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Med Educ. 2004 Nov;38(11):1154-63.

Anxiety in medical students: is preparation for full-time clinical attachments more dependent upon differences in maturity or on educational programmes for undergraduate and graduate entry students?

Author information

1
St George's Hospital Medical School, London, UK. khayes@sghms.ac.uk

Abstract

INTRODUCTION:

The transition to full-time clinical studies holds anxieties for most medical students. While graduate entry medical education has only recently begun in the UK, the parallel undergraduate and graduate entry MBBS courses taught at our school allowed us to study how 2 differently prepared groups perceived this vital time at a comparable stage in their training.

METHOD:

An anonymous questionnaire collected demographic data and graded anxiety in 13 statements relating to starting full-time clinical attachments. Two open questions allowed free text comment on the most positive and negative influences perceived during this time. Both a statistical analysis and a qualitative assessment were performed to compare the 2 groups of students.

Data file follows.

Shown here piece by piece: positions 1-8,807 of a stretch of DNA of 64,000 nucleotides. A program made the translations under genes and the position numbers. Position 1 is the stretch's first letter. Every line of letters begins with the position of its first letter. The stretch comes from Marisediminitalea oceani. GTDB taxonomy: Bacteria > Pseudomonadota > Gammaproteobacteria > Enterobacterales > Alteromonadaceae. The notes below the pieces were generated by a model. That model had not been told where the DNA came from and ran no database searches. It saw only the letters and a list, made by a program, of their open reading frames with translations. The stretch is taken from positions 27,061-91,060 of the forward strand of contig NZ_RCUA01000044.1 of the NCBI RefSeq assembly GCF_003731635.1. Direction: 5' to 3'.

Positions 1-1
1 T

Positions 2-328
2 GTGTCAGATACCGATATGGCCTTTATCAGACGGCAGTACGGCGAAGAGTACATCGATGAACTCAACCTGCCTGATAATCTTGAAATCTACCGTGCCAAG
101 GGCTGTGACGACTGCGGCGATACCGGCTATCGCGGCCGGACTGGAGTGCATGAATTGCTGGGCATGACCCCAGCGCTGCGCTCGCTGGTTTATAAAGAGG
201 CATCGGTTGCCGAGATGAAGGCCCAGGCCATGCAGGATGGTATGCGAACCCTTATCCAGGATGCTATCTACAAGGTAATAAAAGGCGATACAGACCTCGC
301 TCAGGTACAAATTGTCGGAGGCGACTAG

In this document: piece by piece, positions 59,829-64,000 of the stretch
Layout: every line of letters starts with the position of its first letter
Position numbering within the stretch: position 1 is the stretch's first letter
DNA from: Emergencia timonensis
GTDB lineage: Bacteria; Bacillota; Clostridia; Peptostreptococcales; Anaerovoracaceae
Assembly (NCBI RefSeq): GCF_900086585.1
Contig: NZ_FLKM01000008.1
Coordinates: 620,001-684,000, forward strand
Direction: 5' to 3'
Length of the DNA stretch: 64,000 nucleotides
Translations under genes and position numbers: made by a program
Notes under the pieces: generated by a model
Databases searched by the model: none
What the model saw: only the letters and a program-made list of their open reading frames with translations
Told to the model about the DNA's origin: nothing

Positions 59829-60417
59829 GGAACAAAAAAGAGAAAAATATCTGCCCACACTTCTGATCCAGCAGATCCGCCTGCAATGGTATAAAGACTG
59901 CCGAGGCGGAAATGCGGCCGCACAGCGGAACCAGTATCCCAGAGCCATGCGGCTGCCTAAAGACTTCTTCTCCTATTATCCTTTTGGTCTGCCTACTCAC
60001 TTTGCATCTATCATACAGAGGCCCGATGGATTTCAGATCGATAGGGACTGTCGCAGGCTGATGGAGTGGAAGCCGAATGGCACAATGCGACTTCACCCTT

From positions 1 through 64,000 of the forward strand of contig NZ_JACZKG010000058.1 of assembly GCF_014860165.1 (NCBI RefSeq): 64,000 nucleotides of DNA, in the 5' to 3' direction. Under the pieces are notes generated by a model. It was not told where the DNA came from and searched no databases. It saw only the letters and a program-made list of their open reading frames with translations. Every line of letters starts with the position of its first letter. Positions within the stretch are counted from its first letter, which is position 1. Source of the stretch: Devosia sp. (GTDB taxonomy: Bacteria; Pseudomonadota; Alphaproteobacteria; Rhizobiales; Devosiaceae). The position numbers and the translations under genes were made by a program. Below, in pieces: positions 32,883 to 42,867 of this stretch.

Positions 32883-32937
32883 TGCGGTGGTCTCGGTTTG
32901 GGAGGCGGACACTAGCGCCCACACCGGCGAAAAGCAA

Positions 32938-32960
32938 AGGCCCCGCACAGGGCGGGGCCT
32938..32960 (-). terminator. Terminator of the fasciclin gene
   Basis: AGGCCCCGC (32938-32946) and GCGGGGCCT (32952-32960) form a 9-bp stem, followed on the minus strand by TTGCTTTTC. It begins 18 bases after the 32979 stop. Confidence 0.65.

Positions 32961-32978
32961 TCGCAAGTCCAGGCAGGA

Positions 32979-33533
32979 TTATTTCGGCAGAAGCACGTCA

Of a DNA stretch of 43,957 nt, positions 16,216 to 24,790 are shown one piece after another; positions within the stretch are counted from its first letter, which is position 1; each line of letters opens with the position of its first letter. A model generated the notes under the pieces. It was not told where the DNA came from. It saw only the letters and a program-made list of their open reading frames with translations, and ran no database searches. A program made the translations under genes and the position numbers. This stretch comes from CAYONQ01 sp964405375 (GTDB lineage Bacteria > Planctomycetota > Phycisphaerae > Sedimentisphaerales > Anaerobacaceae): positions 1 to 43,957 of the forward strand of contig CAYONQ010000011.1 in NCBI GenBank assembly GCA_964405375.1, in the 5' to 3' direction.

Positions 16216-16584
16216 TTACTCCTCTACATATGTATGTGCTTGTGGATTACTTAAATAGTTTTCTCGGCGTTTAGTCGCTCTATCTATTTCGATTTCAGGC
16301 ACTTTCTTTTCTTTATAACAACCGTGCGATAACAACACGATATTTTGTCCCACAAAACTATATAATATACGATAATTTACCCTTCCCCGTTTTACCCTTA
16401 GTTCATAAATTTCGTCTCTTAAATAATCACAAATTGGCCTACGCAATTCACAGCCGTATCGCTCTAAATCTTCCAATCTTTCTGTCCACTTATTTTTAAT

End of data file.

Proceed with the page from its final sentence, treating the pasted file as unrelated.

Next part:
RESULTS:

The 2 groups were similar with respect to gender but the graduate entry students were significantly older. The graduate entry students were significantly less anxious about most aspects of the transition period compared to the undergraduates. These course differences remained after adjusting for age and sex. When adjusted for course and age, male students expressed less anxiety. The main positive qualitative statements related to continual clinical and communication skills training in the graduate entry group. The main qualitative concerns in both groups related to 'fitting in' and perceived lack of factual knowledge.

DISCUSSION:

These data support the early introduction of clinical skills teaching, backed up by a fully integrated clinically relevant curriculum with continued assessment, in preparing students and reducing levels of anxiety before they start full-time clinical attachments. These course design differences appear to be more important than any differences in maturity between the 2 groups.

[Indexed for MEDLINE]

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